Next, you need to add a small description of what this library is for, along with keywords to easily find this package in You also specify the author information with your name. This is all can be adjusted in composer.json as well

    "description": "this is my very own php package.",
    "keywords": ["my package", "composer", "package"],
    "license": "DBAD",
    "authors": [
            "name": "Your Name",
            "email": "your email"

After this, validate your composer.json file, to make sure you did not make any typo error when you made the adjustments by executing

composer validate

After this, you need to customize the file included, it is basically a short documentation on what is the purpose, what is the requirements and how to use this library. You can find a more detailed documentation of how to make a README file in here.

Write the Test Class

There is a provider test class under tests folder. This is called "YourClassTest.php". The code provided is simply checking the corresponding class if there is any syntax error. Remember that each Class in src folder should have a test class associated with it. The test class name should be the same as the class it is testing plus "Test" string. So if you have a src/Utils.php class, you also need to have test/UtilsTest.php

We are using a library called PHPUnit, to facilitate this testing process. To install PHPUnit, you need to install it first

composer install

This will install phpunit in vendor/bin/phpunit

Now, edit the test class with your own namespace by replacing the Buonzz\Template namespaces with your own. After that, run the PHPUnit by executing it in console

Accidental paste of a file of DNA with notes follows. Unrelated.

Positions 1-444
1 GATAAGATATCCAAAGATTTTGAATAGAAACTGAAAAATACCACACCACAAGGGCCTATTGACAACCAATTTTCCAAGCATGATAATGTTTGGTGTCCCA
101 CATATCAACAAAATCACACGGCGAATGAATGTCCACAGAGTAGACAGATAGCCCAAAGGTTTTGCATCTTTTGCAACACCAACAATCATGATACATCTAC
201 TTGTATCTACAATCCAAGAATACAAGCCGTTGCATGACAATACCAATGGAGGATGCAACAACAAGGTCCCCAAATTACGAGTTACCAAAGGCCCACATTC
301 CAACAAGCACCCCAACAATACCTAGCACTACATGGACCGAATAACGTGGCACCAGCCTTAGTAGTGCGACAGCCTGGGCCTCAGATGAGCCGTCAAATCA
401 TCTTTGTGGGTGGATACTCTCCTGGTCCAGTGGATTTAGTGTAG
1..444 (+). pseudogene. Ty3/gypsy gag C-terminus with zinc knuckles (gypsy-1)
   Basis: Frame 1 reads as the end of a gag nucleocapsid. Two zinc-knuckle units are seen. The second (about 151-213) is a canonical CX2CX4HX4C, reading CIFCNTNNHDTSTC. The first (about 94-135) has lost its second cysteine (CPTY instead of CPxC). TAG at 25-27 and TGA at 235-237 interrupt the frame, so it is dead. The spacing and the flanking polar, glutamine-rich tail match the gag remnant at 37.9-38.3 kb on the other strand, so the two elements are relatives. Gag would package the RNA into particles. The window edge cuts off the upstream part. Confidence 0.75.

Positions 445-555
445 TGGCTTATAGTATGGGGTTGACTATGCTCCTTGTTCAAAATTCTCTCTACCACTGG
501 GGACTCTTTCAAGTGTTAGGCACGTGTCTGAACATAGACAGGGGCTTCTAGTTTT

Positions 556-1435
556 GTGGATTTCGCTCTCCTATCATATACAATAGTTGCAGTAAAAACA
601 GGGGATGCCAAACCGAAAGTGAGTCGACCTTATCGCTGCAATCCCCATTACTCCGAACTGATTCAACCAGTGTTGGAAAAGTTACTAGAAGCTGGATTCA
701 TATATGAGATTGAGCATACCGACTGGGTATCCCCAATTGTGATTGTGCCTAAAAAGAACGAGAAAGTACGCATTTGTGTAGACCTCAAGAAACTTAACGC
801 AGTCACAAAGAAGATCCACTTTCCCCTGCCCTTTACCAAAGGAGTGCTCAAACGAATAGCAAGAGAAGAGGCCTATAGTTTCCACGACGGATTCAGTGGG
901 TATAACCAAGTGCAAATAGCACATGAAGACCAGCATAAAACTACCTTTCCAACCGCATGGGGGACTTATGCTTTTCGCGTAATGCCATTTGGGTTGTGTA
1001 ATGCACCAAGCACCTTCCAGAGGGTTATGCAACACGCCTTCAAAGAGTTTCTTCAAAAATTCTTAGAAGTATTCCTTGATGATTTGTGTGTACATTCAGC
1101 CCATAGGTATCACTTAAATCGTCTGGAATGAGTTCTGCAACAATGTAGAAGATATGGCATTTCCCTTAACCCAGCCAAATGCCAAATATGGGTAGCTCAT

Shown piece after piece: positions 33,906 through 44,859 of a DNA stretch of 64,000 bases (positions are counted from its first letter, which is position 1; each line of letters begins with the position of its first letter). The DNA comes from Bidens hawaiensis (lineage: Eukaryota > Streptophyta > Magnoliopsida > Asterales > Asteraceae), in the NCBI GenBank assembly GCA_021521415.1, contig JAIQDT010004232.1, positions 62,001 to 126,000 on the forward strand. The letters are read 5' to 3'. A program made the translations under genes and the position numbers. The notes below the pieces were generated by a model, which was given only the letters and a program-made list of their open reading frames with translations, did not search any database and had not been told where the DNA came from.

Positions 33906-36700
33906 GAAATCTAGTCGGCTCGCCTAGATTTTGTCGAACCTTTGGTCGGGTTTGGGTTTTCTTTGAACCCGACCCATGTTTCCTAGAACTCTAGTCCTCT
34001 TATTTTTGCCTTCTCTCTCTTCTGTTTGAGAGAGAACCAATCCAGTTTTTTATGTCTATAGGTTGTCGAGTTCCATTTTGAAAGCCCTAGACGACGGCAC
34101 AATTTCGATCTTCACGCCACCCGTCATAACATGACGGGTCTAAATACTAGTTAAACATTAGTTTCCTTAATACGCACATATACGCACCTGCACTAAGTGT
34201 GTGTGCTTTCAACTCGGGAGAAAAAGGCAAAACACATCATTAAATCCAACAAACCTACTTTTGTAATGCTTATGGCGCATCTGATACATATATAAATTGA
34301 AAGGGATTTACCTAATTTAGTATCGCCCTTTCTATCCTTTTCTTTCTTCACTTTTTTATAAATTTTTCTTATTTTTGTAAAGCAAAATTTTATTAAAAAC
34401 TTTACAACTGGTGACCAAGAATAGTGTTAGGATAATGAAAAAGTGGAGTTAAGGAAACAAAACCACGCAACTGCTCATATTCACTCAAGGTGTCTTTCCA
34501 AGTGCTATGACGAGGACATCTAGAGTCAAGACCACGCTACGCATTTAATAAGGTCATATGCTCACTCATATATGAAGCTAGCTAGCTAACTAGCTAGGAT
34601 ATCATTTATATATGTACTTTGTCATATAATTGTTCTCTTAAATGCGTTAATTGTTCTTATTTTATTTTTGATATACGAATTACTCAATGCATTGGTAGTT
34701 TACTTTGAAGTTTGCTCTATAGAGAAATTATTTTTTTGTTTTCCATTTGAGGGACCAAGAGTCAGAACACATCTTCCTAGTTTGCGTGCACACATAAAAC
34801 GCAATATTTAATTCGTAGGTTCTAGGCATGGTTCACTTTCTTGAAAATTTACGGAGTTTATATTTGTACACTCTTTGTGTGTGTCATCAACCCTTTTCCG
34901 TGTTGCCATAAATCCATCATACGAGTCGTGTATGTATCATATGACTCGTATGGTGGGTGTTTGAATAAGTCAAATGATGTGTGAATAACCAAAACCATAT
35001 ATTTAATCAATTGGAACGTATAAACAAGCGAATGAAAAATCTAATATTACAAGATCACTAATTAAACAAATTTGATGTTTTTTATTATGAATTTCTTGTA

It should return success, and you can continue this cycle of development until you had written all your classes and its corresponding test-classes. Unit-testing of its own is a very complex topic, so if you want to explore more about the idea, you can check the following links

You should design your library so that it can be tested on its own w/o hitting external dependencies ( databasses, API, classes/functions inside another CMS or library) as much as possible

Publish Your work

Before publishing your package, make sure to change the "type" field in composer.json file to "library". This is so that will recognize your package as library.

Once you are done writing your classes and you had tested it fully. Time to publish your work!. You need to have an account to the following sites before you can publish your work:


Go on and signup an account if you don't have one yet. Once done create a new repo in your github account. The repo should be the same name as your library. After that, push the library to that repo by

git init
git remote add origin [email protected]:yourusername/yourlibraryname.git
git add --all
git commit -m "initial files"
git tag -a v1.0.0 -m "initial release"
git push -u origin master
git push --tags

After that, click the Settings tab of the repo. On the left sidebar, click Webhooks & Services. On the Services tab, click the Add Service Choose Packagist

You need to enter your username on packagist for this along with the token.

To get the token, go to your profile page and click the Show Token button to copy the token. Paste this token to GitHub.

Now you are ready to submit your package to packagist!

Go to and paste the url of your Github repo. It might take a while, while packagist validate your package name and library. Once done, your package is now available in packagist!

To use your library, simply

composer init
composer require yourusername/yourpackagename

Then create an index.php file that will load the autoloader

require 'vendor/autoload.php';

All the classes inside your library is now ready to use!